Background: The genetic etiologies of the hyper-IgE syndromes are diverse. Approximately 60% to 70% of patients with hyper-IgE syndrome have dominant mutations in STAT3, and a single patient was reported to have a homozygous TYK2 mutation. In the remaining patients with hyper-IgE syndrome, the genetic etiology has not yet been identified.
Objectives: We aimed to identify a gene that is mutated or deleted in autosomal recessive hyper-IgE syndrome.
Methods: We performed genome-wide single nucleotide polymorphism analysis for 9 patients with autosomal-recessive hyper-IgE syndrome to locate copy number variations and homozygous haplotypes. Homozygosity mapping was performed with 12 patients from 7 additional families. The candidate gene was analyzed by genomic and cDNA sequencing to identify causative alleles in a total of 27 patients with autosomal-recessive hyper-IgE syndrome.
Results: Subtelomeric biallelic microdeletions were identified in 5 patients at the terminus of chromosome 9p. In all 5 patients, the deleted interval involved dedicator of cytokinesis 8 (DOCK8), encoding a protein implicated in the regulation of the actin cytoskeleton. Sequencing of patients without large deletions revealed 16 patients from 9 unrelated families with distinct homozygous mutations in DOCK8 causing premature termination, frameshift, splice site disruption, and single exon deletions and microdeletions. DOCK8 deficiency was associated with impaired activation of CD4+ and CD8+T cells.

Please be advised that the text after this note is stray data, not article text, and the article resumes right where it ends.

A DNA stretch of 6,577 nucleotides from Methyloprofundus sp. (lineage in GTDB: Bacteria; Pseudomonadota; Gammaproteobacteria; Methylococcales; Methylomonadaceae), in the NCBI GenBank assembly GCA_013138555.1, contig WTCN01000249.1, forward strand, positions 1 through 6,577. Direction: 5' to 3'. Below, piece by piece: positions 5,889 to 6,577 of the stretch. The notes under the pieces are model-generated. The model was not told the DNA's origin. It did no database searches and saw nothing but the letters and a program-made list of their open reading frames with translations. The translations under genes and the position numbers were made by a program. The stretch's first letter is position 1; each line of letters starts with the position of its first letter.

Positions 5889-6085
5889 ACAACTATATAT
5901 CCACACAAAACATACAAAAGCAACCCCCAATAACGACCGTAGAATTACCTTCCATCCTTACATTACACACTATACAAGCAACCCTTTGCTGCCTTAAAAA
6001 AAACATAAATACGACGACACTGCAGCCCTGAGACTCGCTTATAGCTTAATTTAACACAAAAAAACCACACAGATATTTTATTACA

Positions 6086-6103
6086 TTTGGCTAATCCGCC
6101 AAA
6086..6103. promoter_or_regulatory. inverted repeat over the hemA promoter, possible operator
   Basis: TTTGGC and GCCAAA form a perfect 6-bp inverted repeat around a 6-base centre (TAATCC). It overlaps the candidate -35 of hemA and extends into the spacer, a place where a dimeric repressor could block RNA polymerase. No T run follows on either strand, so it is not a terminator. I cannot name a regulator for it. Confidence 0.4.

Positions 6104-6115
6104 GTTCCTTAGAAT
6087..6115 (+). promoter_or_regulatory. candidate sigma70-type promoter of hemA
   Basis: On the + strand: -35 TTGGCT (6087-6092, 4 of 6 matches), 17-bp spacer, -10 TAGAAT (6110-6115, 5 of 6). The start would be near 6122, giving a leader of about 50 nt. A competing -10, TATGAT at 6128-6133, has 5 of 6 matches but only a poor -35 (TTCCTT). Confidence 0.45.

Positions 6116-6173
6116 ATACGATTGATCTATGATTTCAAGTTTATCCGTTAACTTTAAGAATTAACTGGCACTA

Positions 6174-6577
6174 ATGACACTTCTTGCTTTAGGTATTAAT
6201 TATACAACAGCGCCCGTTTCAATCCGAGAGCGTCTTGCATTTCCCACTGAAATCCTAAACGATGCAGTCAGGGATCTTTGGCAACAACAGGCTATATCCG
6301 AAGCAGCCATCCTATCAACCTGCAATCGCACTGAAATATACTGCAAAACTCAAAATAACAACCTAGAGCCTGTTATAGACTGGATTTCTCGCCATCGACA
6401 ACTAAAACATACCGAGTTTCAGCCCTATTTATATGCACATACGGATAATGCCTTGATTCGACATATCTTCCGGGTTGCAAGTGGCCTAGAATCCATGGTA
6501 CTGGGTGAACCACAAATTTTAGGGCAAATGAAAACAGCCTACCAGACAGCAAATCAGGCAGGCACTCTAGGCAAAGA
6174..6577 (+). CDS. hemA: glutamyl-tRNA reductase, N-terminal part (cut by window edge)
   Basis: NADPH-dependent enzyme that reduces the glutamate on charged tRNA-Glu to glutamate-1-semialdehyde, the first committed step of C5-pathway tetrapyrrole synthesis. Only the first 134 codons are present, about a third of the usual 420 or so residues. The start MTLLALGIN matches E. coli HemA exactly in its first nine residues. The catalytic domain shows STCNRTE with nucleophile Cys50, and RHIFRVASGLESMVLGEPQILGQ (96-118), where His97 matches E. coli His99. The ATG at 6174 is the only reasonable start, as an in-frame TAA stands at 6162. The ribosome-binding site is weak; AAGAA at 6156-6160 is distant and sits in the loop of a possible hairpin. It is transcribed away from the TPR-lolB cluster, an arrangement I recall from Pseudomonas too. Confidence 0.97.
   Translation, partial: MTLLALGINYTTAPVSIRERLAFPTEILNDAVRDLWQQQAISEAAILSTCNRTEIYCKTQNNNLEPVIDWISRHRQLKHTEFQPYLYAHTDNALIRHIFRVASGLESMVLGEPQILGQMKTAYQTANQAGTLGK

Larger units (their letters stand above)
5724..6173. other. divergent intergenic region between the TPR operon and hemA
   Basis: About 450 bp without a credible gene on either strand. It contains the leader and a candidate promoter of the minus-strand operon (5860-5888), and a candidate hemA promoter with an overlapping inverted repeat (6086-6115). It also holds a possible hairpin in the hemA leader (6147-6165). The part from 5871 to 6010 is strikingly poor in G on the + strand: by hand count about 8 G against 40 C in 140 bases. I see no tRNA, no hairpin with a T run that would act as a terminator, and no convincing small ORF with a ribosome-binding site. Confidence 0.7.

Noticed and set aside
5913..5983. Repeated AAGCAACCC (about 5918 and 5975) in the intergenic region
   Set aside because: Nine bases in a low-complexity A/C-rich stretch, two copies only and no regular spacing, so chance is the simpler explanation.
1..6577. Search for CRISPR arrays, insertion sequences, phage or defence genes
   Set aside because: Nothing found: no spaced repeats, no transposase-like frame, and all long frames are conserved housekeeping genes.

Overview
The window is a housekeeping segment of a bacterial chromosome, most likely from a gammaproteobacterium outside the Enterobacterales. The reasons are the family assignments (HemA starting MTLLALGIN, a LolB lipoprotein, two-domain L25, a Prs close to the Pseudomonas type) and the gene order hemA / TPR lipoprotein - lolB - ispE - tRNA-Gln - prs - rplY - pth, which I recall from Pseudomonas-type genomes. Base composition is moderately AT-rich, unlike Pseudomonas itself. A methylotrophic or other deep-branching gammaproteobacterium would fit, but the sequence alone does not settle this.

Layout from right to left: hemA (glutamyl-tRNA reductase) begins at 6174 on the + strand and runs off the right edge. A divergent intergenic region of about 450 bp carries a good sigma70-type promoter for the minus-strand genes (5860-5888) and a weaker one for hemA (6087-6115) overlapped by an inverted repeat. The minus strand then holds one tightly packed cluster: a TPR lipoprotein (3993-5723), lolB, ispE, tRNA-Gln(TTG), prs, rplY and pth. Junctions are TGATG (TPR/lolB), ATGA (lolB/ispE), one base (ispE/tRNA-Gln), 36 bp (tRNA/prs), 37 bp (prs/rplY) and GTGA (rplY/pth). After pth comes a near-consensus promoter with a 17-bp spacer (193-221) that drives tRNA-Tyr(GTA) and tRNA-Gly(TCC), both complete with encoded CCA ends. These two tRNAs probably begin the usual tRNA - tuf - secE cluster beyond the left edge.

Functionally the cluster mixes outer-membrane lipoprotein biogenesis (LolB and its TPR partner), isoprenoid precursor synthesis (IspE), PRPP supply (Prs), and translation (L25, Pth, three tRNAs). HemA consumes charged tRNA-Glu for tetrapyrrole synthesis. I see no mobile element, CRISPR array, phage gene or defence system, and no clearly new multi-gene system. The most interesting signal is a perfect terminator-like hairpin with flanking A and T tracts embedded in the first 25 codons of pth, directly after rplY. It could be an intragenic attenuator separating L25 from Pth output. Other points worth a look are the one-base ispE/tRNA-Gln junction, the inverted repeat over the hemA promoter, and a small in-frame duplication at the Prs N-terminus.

Conclusion: Autosomal-recessive mutations in DOCK8 are responsible for many, although not all, cases of autosomal-recessive hyper-IgE syndrome. DOCK8 disruption is associated with a phenotype of severe cellular immunodeficiency characterized by susceptibility to viral infections, atopic eczema, defective T-cell activation and T(h)17 cell differentiation, and impaired eosinophil homeostasis and dysregulation of IgE.